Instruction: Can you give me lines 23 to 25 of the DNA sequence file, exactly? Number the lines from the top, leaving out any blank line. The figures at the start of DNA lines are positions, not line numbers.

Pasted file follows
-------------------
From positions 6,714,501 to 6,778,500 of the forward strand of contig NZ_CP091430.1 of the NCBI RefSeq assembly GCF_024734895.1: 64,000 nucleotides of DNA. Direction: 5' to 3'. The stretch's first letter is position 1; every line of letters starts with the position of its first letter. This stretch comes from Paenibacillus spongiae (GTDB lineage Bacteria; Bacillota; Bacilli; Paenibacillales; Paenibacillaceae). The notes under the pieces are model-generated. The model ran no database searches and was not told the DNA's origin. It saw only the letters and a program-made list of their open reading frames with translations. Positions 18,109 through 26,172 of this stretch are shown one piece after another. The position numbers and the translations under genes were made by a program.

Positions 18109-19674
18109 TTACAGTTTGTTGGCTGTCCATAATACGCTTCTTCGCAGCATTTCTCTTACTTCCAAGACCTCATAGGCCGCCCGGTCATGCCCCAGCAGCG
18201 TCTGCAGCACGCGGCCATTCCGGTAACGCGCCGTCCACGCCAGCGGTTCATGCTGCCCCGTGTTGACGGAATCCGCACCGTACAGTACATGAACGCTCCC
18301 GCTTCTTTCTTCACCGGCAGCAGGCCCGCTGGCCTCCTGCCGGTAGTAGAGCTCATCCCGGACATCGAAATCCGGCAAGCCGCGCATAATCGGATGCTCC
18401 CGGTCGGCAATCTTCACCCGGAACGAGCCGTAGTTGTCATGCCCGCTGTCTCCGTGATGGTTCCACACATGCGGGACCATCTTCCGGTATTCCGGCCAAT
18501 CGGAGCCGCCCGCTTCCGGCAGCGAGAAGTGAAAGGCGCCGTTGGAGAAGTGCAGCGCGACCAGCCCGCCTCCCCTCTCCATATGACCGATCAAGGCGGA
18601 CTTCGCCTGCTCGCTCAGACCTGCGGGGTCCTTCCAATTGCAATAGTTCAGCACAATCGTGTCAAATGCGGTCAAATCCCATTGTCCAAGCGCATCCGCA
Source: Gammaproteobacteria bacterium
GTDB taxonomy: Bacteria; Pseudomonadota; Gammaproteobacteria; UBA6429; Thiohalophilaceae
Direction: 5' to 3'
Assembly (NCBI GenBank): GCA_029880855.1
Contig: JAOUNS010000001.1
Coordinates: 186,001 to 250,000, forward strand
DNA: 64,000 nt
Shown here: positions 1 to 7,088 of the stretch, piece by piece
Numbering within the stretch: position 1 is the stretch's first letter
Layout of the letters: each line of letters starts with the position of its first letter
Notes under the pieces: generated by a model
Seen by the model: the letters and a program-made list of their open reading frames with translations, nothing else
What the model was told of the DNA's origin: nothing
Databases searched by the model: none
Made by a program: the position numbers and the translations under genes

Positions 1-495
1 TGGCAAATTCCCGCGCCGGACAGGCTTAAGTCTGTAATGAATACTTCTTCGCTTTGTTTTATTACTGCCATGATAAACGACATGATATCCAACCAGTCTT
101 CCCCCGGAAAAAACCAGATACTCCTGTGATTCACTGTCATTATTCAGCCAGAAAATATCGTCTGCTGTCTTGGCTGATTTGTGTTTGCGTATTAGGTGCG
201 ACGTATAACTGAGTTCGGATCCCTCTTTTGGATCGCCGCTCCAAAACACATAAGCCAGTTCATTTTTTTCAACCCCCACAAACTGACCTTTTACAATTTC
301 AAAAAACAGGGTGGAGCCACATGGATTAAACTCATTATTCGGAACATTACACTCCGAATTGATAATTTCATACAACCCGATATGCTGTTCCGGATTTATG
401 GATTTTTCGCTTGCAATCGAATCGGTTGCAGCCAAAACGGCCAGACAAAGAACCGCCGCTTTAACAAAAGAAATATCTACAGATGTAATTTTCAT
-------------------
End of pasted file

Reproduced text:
Made by a program: the position numbers and the translations under genes

Positions 1-495
1 TGGCAAATTCCCGCGCCGGACAGGCTTAAGTCTGTAATGAATACTTCTTCGCTTTGTTTTATTACTGCCATGATAAACGACATGATATCCAACCAGTCTT